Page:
Allotment summit digs for victory

ALLOTMENT pressure groups are urging the Scottish Government to address the soaring demand for plots as increasing numbers of people seek to save money by growing fruit and vegetables.

Allotment availability across Scotland has decreased substantially to just 6,700 from the boom times in the 1940s, when there were around 65,000 allotments nationally.

However, the appeal of grow-your-own has blossomed in the last decade, as TV cooks such as Jamie Oliver have led more and more people to dust off their trowels.

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More than 2,000 people in Edinburgh alone are on the waiting list for allotments.

Dr Nanette Milne, Tory MSP for North-East Scotland, has called on environment minister Roseanna Cunningham to set up a summit "in view of the fact that demand for allotment land increasingly outstrips supply".

About 80 groups have sprung up in the past five years lobbying for land to be reallocated as allotments while the Scottish Allotments and Gardens Society's annual conference has also called for action. In Edinburgh, it has even been suggested that golf courses be sacrificed to satisfy the demand.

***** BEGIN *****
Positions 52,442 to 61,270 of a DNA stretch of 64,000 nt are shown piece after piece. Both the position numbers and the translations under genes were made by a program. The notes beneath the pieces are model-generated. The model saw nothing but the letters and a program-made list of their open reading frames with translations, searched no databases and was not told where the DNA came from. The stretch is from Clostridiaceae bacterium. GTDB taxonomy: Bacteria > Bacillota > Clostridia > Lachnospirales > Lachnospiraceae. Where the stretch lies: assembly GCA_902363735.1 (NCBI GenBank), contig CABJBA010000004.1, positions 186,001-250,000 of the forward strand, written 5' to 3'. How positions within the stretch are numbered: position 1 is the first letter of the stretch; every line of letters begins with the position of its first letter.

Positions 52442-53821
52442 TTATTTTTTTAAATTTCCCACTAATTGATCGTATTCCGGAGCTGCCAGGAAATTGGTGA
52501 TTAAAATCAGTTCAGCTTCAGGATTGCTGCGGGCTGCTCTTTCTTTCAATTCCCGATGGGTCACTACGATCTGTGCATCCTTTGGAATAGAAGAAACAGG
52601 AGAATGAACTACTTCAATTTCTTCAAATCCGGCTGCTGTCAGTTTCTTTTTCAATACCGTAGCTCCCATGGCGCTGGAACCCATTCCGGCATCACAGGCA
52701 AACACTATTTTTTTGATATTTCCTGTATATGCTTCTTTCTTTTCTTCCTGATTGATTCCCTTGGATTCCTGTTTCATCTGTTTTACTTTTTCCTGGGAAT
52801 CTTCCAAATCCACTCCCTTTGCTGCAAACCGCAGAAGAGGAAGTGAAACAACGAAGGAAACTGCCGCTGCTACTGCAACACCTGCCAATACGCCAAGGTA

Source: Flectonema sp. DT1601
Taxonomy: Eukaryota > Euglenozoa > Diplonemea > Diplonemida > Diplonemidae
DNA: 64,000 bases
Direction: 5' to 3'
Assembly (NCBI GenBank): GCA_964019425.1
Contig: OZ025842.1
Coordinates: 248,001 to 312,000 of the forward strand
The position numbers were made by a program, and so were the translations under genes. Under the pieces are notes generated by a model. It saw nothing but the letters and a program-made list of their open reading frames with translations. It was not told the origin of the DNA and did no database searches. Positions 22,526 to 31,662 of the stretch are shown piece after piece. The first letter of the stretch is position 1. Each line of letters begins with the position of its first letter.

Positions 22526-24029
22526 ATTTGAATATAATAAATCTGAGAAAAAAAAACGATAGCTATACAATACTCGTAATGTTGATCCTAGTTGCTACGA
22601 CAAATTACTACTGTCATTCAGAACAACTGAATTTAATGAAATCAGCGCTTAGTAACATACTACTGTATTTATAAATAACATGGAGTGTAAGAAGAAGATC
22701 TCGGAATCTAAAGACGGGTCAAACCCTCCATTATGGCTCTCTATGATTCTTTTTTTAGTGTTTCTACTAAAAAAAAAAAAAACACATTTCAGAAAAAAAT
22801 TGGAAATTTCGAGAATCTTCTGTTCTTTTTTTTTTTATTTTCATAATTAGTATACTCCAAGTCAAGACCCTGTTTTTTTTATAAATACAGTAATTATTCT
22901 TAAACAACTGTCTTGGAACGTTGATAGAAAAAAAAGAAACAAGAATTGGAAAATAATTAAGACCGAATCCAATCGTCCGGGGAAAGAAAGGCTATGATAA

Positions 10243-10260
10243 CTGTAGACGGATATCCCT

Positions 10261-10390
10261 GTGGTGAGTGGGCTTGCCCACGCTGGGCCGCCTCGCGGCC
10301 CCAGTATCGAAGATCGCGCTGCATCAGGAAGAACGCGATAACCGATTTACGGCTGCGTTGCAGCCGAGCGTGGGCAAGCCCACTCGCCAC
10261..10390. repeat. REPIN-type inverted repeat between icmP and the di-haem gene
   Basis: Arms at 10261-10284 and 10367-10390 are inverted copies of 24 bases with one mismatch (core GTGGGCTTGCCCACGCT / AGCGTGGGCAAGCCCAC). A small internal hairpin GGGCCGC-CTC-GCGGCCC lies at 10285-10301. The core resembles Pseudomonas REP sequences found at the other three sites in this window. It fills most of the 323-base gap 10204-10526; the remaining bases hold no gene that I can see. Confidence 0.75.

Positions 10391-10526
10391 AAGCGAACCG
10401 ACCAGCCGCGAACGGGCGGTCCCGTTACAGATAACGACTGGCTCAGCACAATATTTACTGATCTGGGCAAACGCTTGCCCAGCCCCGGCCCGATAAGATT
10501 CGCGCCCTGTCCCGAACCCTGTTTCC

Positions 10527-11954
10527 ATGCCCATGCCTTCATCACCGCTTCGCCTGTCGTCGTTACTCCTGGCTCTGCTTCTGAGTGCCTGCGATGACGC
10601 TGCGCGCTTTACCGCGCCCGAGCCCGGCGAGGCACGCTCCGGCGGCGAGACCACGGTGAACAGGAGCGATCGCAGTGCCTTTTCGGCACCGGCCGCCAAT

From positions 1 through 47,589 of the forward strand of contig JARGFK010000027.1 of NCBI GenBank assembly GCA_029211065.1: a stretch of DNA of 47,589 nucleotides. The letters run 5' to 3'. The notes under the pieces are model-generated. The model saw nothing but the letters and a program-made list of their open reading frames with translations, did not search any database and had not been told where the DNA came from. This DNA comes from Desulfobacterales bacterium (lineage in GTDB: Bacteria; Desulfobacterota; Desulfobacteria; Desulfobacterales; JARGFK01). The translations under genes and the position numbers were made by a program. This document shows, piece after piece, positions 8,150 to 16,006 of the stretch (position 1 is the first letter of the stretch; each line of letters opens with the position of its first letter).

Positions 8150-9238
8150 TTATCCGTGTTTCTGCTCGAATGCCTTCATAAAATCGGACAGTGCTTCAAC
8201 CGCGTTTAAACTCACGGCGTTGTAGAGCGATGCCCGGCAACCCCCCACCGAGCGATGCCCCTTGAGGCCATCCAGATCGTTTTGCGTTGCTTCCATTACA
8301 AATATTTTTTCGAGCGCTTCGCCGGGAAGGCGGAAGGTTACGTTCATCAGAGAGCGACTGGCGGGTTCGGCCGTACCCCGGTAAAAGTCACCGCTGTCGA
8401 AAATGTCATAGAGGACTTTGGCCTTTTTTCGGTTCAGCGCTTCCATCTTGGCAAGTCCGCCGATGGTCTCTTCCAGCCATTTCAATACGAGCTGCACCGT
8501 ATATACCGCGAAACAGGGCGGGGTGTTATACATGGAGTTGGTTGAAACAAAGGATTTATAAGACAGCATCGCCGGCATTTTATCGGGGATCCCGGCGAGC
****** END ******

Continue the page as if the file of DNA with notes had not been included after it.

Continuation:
The summit, says Dr Milne, must "bring together all the local authorities, the Scottish Allotments and Gardens Society, and other interested parties to draw up a strategic plan to develop additional allotment space throughout the country".

Ms Cunningham said fixing the allotment problem was the responsibility of local councils. She wants all interested parties to take part in "discussions about the future of derelict land".

"We are aware that some 3,000 people are on a nationwide allotments waiting list, and that 70 per cent of the currently allocated allotments are owned by local authorities," Ms Cunningham said. "That leaves 30 per cent that are not, so there is capacity to grow the number of allotments outwith local authority land."

Rural affairs secretary Richard Lochhead said the National Food and Drink Policy recognised the contribution that grow-your-own activities could offer to the environment and health and wellbeing. He said:

"We are in discussions with the Scottish Allotments and Gardening Society and other stakeholders to help unlock the potential that unused derelict land holds for community growing projects and allotments. We are also looking to make more land available."

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Ian Welsh, vice-chairman of the Scottish Allotments and Gardens Society, who has a plot at a private site in Glasgow, welcomed the news of a summit.

"We know of dozens of groups that have formed over the past five years and are desperate for land to be made available," he said.

"I think there is an increasing interest due to the economic climate but also people are becoming more interested in where their food comes from."